Global CRO market to reach $71.7 billion by 2024, says research

A report suggests the need for novel therapies and cost-effective R&D will drive growth for contract research organisations, especially in Asia-Pacific.

scientists working in a lab

The global healthcare industry spent $167 billion on R&D in 2018. A research report has identified that pharma is continuing to externalise R&D operations to contract research organisations (CROs) and concluded that the Global CRO market will grow to reach a value of $71.7 billion by 2024.

A Frost & Sullivan report suggests that the Global CRO market, valued at $45.8 billion in 2018, is expected to grow at a CAGR of 7.9 percent, reaching $71.7 billion by 2024. The report suggested this is primarily due to the rising need for novel therapies to meet precision medicine needs.

“A rising prevalence of cancer and other chronic illnesses is promoting the need for outsourcing the requisite specialty trials, as a majority of the pharma players in this segment are either small or medium-sized organisations,” said Kamaljit Behera, Senior Industry Analyst, Transformational Health at Frost & Sullivan. “Specialty CROs can support these companies by providing cost-effective R&D options to develop these specialty therapies.”

The report offers analysis of the global clinical trials and research outsourcing market, forecast to 2024, and revealed the following:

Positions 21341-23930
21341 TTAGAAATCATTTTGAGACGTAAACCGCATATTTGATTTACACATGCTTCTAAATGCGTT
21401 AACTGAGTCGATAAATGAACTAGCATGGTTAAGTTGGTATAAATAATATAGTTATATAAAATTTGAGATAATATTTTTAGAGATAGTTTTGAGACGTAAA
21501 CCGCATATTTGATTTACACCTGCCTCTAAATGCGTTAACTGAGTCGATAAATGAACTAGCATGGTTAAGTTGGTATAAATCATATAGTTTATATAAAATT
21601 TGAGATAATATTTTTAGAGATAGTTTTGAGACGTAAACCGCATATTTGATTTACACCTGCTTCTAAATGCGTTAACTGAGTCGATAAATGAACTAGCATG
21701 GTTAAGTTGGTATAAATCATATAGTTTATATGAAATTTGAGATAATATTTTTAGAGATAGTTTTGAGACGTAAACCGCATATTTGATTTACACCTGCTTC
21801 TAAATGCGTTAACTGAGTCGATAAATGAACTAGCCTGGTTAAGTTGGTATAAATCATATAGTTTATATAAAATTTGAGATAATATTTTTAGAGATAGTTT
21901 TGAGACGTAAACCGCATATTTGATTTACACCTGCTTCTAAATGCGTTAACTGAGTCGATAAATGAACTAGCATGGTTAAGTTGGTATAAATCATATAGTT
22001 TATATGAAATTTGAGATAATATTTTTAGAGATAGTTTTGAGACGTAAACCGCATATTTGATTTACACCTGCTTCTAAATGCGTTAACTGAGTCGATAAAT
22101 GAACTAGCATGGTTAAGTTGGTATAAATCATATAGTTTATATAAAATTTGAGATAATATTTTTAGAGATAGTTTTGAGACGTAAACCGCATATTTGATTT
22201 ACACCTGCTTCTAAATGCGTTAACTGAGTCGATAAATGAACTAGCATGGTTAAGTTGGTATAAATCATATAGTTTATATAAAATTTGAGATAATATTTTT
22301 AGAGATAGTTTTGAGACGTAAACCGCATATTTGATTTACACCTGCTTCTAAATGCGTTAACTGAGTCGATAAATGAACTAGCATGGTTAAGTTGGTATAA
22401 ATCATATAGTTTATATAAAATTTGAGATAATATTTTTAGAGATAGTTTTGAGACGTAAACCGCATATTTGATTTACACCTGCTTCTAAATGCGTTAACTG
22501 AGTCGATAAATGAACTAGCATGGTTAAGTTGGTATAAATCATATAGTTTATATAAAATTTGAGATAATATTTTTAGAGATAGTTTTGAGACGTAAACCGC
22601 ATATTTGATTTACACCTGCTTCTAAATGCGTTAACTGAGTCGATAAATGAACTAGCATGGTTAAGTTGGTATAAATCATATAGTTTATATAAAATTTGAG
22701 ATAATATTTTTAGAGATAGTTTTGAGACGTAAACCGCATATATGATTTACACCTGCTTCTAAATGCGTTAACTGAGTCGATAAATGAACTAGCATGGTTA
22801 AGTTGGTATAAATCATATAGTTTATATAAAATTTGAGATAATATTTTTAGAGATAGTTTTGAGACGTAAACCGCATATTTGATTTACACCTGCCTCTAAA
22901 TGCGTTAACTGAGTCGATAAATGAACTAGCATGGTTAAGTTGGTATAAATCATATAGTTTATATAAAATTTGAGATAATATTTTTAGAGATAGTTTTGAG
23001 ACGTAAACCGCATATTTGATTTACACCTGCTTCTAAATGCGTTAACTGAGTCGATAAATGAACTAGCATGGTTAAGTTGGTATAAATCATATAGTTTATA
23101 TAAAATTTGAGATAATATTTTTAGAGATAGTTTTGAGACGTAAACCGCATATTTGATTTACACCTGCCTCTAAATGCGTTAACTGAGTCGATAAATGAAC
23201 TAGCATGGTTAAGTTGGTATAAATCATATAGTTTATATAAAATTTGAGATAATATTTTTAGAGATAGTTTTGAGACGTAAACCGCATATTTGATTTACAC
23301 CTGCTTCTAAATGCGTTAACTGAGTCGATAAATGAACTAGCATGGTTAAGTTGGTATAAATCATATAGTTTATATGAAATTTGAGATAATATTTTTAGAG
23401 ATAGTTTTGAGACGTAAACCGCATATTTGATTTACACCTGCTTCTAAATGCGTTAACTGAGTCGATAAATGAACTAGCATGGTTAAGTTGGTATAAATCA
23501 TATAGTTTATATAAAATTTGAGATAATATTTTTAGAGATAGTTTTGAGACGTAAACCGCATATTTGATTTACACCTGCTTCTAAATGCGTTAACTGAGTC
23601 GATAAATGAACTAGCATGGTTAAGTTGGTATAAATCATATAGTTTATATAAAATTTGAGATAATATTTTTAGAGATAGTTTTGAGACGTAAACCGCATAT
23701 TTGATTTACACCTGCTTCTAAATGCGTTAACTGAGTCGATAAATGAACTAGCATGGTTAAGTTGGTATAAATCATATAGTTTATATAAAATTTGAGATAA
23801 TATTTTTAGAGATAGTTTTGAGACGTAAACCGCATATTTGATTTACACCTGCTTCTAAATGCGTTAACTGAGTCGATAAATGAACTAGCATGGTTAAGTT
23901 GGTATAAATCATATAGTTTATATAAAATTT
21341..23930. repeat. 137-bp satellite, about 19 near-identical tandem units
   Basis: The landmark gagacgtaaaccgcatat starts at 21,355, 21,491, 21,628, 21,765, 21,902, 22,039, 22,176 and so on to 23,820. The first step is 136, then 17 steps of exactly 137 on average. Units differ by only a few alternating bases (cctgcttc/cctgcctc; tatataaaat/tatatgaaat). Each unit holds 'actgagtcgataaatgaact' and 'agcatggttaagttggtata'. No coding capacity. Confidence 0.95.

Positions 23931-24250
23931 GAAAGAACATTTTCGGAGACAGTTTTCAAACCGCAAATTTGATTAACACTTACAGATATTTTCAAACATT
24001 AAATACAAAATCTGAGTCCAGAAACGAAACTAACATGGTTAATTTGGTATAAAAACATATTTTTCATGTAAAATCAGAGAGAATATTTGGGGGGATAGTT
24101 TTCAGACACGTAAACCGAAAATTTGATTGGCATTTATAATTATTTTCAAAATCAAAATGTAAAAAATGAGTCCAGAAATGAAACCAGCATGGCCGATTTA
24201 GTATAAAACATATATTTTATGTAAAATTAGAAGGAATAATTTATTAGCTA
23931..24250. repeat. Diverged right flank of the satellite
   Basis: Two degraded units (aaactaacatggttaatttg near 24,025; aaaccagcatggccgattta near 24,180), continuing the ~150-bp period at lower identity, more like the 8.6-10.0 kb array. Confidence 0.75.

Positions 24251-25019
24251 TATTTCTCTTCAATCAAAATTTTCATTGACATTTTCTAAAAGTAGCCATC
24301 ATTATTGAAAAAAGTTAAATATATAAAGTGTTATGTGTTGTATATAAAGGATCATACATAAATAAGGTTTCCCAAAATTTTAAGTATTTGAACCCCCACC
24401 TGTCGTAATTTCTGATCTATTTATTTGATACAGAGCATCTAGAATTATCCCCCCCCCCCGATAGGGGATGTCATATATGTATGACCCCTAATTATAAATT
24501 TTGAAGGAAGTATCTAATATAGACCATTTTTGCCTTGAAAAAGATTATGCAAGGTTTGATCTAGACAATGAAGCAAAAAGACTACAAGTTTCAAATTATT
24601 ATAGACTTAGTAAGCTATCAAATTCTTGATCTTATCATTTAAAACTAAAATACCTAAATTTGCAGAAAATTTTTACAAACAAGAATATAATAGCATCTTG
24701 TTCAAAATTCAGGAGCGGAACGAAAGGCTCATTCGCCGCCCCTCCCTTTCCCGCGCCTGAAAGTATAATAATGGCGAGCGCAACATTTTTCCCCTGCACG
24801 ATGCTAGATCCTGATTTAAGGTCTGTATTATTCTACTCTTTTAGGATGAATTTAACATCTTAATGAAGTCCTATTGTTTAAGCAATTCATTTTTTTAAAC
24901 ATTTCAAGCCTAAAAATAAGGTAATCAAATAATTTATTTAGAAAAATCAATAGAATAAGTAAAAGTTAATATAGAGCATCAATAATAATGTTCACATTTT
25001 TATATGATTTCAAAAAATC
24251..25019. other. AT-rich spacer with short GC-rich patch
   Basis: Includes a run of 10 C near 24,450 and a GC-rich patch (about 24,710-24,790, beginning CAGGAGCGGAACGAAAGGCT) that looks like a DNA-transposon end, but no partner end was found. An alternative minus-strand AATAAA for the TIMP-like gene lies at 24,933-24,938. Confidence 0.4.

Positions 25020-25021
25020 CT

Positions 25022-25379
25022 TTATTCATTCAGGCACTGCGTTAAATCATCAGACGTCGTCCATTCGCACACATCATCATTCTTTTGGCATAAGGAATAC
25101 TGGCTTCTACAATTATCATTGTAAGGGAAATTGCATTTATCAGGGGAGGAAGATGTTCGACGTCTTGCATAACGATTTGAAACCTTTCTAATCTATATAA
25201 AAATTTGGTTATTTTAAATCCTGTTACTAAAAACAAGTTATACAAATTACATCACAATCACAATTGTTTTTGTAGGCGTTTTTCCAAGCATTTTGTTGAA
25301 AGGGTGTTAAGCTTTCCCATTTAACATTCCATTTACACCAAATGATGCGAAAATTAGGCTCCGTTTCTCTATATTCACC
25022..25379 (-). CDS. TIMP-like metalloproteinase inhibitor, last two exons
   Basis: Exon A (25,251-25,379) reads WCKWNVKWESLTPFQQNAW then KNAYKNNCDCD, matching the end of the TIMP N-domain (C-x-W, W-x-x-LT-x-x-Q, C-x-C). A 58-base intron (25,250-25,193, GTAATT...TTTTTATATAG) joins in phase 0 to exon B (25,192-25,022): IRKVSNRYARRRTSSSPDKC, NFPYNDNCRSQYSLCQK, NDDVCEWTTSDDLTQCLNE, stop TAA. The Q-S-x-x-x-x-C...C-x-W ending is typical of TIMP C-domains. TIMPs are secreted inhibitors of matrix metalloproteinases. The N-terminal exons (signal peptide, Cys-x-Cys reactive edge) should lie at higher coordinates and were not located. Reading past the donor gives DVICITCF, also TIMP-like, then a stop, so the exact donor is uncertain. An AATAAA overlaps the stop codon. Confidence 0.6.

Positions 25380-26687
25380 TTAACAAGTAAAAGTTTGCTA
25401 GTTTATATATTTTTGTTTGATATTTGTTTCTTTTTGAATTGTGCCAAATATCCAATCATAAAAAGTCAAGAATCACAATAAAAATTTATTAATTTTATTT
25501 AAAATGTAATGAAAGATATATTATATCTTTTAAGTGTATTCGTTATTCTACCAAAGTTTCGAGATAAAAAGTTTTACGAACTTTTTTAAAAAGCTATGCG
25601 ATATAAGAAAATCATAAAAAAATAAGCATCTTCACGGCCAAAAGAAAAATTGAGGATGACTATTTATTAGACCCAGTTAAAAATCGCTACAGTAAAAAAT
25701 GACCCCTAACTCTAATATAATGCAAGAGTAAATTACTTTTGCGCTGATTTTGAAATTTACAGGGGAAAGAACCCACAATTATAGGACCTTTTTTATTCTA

1. Europe is the main location for clinical trial activity, with over 7,000 clinical trials across multiple countries, surpassing that of North America
  2. Asia-Pacific will have the biggest growth, due to both cost advantage and the genetic diversity of the population base.

“Eastern and Southern European countries such as Lithuania, Bosnia and Poland are expected to lead clinical research in this region. Furthermore, higher patient populations in these regions support easy patient recruitment, hence making them conducive for conducting clinical trials,” noted Behera. “Digitisation will play a critical role in transforming the clinical trials model. In the future, more than competing for customers, it is critical for CROs to identify and establish partnerships with the right stakeholders to complement capabilities in evolving digitally-led patient-centric clinical trial designs.”

According to Frost & Sullivan, companies could explore the possibilities for growth in the following:

  • Integrative technology; eg, artificial intelligence or blockchain
  • eClinical solutions; eg, virtual clinical trials
  • specialist vendor collaborations
  • different therapy areas; eg, rare diseases or neurology.